4:56pm Wednesday 7th March 2012
© Press Association 2013
More than half of factories employing mainly disabled workers are set to close, with the loss of 1,700 jobs in a move attacked as "barbaric".
The Government announced that Remploy is proposing to close 36 of its 54 factories, with potential compulsory redundancies of 1,752 people, including 1,518 disabled employees.
Minister for disabled people Maria Miller said the Remploy board was proposing to close the sites by the end of the year because they were unlikely to achieve independent financial viability.
She said the £320 million budget for disability employment has been protected, adding that the money will be spent more effectively.
Politicians and union leaders hit out at the Government, warning that many disabled workers might never find another job, especially with unemployment moving towards three million.
Unite general secretary Len McCluskey said: "This is a barbaric decision. The Government has sunk to a new low. To choose to cut these jobs only a few days after the Government passed the welfare Bill is proof it has no intention of helping the most vulnerable in society. Instead the coalition is only making life worse.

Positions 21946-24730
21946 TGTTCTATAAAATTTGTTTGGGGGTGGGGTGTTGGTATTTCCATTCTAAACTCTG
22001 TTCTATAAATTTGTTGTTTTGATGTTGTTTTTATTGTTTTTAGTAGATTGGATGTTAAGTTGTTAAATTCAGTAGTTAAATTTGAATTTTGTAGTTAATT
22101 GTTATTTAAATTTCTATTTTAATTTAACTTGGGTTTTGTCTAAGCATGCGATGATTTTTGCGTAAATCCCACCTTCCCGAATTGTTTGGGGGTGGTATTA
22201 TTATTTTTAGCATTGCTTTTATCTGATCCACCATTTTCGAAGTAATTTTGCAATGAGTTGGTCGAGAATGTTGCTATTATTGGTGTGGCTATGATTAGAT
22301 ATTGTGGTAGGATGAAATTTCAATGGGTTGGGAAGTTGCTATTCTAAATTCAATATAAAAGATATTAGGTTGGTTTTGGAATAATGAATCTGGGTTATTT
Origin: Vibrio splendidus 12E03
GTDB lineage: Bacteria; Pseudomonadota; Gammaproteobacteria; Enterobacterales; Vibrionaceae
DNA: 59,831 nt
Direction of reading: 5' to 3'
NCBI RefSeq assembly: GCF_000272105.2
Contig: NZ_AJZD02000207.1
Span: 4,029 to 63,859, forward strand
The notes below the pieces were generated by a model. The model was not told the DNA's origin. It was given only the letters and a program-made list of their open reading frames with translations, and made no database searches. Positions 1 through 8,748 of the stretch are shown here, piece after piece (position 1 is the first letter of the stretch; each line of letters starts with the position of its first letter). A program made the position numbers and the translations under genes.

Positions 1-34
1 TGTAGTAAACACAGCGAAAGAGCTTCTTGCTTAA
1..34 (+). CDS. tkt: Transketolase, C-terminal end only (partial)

"In the worst economic crisis since the 1930s, these workers' prospects of finding work are almost zero."
Shadow work and pensions secretary Liam Byrne said it was "disappointing" the Department for Work and Pensions announced the closures in a written statement rushed out after Prime Minister's Questions, denying MPs the chance to quiz David Cameron on the "callous decision".
Ms Miller said she had assessed "very carefully" the needs of Remploy workers, as well as the 6.9 million disabled people of working age who could benefit from greater specialist employment support.
She said: "The Government will reduce its current subsidy to Remploy from the beginning of the new financial year so that we cease funding factories which make significant losses year after year and restrict funding to those factories which might have a prospect of a viable future without Government subsidy."
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